By Bill Hemmig
A commentary

The training and recruitment of pastoral leadership is a major issue for Indiana United Methodist churches, whether we are one conference or two. We have always depended on two resources for seminary education for our pastors - the fine United Methodist seminaries which are located across the nation, but not in Indiana; and seminaries from other denominations within Indiana that have made their faculty and facilities available for United Methodists. This latter resource has been crucial for those who were not able to travel or relocate for seminary education due to financial, family or job-related reasons. Both kinds of institutions have served us well in the past. Such may not be the case in the future.

The past several years have seen the United Methodist University Senate, the national body of academic professionals who approve non-United Methodist seminaries, systematically eliminate virtually all non-UM seminaries in Indiana. Only Christian Theological Seminary in Indianapolis is currently approved for United Methodists, and that with a requirement that certain courses be done through Garrett-Evangelical Seminary in Evanston, Ill. To my knowledge, there has been no study that identifies how such a constriction of seminary opportunity will affect the quantity and quality of pastoral training for the churches of Indiana.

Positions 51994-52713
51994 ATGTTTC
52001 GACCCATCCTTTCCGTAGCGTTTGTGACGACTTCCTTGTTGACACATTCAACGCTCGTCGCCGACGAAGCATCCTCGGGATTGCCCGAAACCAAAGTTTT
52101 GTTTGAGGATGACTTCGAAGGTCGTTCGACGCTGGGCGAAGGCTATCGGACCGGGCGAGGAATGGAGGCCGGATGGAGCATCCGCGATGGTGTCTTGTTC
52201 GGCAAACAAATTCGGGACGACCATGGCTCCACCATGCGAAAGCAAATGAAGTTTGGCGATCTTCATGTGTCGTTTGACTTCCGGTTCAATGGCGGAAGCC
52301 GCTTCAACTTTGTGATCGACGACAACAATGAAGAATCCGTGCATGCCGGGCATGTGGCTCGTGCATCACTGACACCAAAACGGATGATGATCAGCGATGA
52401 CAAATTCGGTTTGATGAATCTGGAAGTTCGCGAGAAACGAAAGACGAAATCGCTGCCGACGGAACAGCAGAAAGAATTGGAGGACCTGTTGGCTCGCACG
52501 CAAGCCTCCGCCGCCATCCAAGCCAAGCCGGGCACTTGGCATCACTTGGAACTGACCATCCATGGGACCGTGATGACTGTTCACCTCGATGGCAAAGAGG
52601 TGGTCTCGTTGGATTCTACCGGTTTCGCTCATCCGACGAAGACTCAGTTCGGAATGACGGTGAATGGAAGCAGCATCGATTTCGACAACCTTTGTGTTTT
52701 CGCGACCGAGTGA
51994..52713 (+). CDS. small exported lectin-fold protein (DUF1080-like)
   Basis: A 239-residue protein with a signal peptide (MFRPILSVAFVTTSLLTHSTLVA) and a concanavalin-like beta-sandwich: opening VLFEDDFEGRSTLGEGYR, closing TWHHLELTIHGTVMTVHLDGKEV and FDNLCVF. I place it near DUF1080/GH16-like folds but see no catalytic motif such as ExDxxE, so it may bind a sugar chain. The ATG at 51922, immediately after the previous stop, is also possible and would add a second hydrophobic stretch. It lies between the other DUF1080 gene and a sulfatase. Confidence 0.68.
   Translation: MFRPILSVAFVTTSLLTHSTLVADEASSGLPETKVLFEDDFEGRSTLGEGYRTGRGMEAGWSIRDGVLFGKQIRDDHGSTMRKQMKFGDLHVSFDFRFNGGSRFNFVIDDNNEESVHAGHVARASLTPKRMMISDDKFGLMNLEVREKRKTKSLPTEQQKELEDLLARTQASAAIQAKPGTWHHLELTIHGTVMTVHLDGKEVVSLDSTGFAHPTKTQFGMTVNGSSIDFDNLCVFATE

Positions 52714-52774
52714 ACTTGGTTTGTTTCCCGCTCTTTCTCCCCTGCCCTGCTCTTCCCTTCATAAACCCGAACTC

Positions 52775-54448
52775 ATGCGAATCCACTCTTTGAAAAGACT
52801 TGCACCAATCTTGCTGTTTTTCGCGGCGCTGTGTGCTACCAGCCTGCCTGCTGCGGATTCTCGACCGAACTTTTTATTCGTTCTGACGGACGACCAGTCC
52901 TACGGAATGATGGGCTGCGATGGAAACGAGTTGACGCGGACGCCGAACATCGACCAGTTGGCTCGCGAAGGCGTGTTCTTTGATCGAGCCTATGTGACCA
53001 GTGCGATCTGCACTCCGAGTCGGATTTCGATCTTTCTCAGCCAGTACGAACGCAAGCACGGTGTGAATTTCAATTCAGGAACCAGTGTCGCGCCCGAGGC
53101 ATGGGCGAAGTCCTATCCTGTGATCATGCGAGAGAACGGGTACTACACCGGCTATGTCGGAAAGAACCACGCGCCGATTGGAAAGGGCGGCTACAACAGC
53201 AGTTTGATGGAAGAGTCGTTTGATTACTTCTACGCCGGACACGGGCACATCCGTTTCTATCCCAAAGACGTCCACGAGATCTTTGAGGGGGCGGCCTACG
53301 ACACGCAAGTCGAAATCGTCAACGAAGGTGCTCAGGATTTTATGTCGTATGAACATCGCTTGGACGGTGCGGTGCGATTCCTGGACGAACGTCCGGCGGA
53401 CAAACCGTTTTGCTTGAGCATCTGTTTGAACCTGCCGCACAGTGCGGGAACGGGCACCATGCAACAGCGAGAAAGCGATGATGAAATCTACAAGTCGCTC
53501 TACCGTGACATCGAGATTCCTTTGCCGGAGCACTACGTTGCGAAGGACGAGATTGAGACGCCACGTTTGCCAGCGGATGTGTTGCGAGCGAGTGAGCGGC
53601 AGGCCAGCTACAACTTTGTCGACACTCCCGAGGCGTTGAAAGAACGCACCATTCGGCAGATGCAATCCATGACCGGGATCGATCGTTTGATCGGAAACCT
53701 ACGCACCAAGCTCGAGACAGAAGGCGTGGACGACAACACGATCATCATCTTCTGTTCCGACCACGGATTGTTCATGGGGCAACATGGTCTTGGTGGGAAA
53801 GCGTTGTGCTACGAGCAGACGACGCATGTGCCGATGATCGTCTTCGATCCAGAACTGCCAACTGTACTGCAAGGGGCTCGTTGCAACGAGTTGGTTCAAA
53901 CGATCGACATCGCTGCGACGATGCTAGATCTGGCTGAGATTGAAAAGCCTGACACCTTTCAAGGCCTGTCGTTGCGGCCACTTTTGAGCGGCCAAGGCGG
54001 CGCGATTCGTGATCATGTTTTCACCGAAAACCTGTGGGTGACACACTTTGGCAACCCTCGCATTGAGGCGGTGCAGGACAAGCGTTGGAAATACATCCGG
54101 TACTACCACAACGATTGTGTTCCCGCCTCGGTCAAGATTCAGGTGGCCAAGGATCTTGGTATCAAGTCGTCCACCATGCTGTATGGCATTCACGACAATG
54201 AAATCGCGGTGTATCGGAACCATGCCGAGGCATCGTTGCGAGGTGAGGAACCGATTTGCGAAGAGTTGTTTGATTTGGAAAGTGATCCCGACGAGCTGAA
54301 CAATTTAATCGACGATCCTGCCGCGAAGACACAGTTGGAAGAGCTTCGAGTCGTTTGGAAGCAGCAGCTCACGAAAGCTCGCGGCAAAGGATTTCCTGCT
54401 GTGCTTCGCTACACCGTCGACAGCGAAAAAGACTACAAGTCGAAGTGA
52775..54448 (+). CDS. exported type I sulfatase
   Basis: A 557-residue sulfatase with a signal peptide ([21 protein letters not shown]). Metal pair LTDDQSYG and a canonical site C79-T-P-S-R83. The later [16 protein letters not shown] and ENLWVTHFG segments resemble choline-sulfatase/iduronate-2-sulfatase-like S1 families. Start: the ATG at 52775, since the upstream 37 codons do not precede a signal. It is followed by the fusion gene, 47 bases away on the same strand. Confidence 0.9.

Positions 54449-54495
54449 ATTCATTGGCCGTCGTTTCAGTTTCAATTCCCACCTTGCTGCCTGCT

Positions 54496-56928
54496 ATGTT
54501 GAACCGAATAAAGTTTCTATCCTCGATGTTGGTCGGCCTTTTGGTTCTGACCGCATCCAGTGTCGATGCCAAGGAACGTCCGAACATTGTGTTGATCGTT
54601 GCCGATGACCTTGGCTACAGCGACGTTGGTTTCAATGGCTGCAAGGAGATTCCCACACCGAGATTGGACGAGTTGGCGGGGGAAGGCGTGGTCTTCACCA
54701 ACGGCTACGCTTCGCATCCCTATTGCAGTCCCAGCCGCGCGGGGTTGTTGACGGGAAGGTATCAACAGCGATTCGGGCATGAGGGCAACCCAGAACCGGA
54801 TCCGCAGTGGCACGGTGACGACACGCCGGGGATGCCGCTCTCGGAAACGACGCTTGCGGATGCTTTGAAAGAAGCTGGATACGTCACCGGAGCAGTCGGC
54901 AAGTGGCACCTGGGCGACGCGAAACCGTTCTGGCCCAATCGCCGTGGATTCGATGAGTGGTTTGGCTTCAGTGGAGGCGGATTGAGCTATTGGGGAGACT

It seems to me this is a crucial issue for our Indiana conferences. In response to this, I have submitted a petition (to General Conference) to allow the annual conference board of ordained ministries to have the authority to accept seminaries within their boundaries if they remain academically accredited, have a positive history of training clergy and provide courses necessary for United Methodist clergy. I urge the General Conference delegates to attend to this issue and my petition as one that affects the future of our conference. The petition does not deny the University Senate the right or responsibility for seminary evaluation, it simply allows annual conferences a voice in the matter based on their experience with and stake in the training of clergy candidates in their area.

I have taught at Associate Mennonite Biblical Seminary in Elkhart as adjunct for the past six years. That is one seminary which has been disallowed by the University Senate. During the past ten years, more than 140 United Methodists have studied there. Many of them have graduated and currently serve faithfully and effectively in the North Indiana and West Michigan conferences. Most of them would have been unable to attend seminary without this institution in northern Indiana.

This is a significant number of ordinands to replace with no schools available in the area. For our sake, and for the sake of other areas across the nation similarly squeezed by the University Senate's restrictive policies, and for the sake of the principle of local decision-making, I urge our delegates to favorably consider my petition.

Bill Hemmig serves as pastor of St. Paul's UMC in Elkhart, Ind.